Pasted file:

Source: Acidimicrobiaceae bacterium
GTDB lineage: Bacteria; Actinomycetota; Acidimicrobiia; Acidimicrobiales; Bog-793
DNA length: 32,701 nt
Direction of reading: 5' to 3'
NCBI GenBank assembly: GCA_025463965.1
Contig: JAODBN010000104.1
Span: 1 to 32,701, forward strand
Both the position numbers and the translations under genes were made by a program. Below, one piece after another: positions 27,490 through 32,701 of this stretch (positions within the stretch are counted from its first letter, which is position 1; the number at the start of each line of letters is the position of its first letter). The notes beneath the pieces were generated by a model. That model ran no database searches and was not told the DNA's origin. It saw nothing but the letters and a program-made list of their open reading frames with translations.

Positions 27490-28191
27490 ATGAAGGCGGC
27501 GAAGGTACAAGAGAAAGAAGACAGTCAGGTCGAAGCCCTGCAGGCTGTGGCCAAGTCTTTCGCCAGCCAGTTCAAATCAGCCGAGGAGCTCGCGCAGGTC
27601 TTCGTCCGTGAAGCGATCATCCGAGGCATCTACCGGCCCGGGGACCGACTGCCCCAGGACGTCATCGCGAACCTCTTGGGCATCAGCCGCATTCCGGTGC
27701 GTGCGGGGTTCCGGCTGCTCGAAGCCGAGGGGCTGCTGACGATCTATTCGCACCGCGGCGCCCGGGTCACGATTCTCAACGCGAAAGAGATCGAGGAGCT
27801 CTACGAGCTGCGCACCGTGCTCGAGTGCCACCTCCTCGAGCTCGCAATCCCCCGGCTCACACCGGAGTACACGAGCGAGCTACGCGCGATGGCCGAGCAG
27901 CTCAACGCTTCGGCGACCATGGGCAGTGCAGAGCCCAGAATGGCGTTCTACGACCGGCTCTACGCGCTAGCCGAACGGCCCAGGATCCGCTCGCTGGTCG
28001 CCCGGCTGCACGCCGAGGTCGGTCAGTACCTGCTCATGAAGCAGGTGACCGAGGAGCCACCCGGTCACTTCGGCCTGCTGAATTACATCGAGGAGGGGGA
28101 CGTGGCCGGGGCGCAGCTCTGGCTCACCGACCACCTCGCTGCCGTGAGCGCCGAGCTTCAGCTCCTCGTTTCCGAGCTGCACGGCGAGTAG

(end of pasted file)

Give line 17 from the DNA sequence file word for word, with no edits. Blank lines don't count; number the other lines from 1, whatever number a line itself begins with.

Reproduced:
28101 CGTGGCCGGGGCGCAGCTCTGGCTCACCGACCACCTCGCTGCCGTGAGCGCCGAGCTTCAGCTCCTCGTTTCCGAGCTGCACGGCGAGTAG